OhWhatAWednesday – The Mum Experiment

Interested in seeing the results of this experiment?  See 4 Out of 5 Mums Came Back

I posted an article a few weeks ago on mums. Basically
• I like them,
• Many of the ones I plant in the autumn don’t come back,
• and I would like them to.

You can see here that I do have some mums that come back, which is why I can talk about them in ‘OhWhatAWednesday’, my series on what looks good in my yard right now. But I want more!

Since I wrote that article, I have learned a lot from Wally at Pesches Garden Center in Des Plaines. I’ve known Wally for years, and he is quite the gardening expert.

So what am I going to do with this information? A mum experiment!

I have planted my new mums a variety of ways. Some went in early. Others went in yesterday after they bloomed in a pot. Some received Dr. Earth Starter fertilizer. Some did not. And I wrote down what I did to each plant.

My Outlook tasks include the spring items Wally mentioned, and a reminder to post an article May 1st with the results.

Some tips from Wally:

Site Selection
Make sure your beds drain well. Amend your beds with Back to Nature’s Flower Bed Conditioner, which will loosen clay soil, improve drainage and add fertility. Full sun is preferred, but they will tolerate a minimum of 4 hours of direct sun.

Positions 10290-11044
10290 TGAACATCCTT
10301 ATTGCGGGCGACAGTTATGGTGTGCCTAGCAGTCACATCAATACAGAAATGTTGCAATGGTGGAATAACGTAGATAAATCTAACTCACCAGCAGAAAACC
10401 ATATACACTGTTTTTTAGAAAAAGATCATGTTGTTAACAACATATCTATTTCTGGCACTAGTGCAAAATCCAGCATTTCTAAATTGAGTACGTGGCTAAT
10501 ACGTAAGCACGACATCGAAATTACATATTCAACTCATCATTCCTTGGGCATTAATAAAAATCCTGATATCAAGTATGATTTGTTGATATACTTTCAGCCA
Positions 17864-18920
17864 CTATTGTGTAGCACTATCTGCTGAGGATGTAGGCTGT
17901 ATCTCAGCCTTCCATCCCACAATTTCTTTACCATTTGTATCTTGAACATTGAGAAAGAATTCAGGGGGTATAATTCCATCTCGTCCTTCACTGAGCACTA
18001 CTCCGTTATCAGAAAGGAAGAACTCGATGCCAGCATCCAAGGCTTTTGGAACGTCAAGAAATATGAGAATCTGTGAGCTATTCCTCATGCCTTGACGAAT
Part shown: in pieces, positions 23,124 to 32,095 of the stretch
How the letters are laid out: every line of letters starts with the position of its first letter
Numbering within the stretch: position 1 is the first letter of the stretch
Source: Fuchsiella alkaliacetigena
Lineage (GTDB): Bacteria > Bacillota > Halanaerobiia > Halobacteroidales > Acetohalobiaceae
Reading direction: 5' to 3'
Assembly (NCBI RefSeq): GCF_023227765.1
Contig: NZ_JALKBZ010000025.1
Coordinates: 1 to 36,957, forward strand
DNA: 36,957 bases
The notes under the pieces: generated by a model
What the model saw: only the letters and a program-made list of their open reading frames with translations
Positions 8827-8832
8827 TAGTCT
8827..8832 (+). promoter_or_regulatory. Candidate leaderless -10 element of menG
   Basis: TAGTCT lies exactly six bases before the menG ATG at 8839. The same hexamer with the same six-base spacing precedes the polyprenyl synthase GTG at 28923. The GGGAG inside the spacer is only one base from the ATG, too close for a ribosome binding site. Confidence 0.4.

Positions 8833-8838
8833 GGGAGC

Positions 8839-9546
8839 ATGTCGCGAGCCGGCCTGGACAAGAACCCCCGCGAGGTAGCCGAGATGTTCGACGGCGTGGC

We need the plant to root. Dig the planting hole slightly larger and deeper than the root ball. Fill the planting hole with water, and then let it drain down to hydrate the surrounding area. Next, loosen the roots up. Use Dr. Earth’s Starter Fertilizer per the instructions on the bag. After planting, water well again to remove any air pockets.

After the second hard frost, mulch around the plant with 1 to 2 inches of mulch and compact the mulch in place. DO NOT place the mulch directly on the stem of the plant, this can cause crown rot.

Mum plants drying out in late fall is the largest reason fall planted mums don’t return. Mums need at least 1 inch of water a week. Warm weather requires daily watering. We’ve had a beautiful and dry fall. So I’ve been watering mine.

After the mums are done flowering, deadhead. When new growth appears in the spring, the dead branches can be cut off.

When the ground begins to freeze, check for heaving above ground, and put them back in. Add more mulch if necessary. Evergreen branches from Christmas trees make excellent winter mulch. Wait until the first snow cover, and then lay a double layer of branches over your planting beds.

In the spring, add some Dr. Earth Bud and Bloom Fertilizer to the soil around the returning mums and gently work it into the soil, water well. To encourage branching and development of compact bushy plants, it’s VERY IMPORTANT to pinch back your garden mums till the 4th of July.

That’s my plan and I’m sticking to it!
If you want to try Wally’s suggestions, Id suggest marking your calendar with the tasks he suggests – I did. Also mark your calendar for May 1st so you can stop back in at www.ohwhata.com to see how my plants did.

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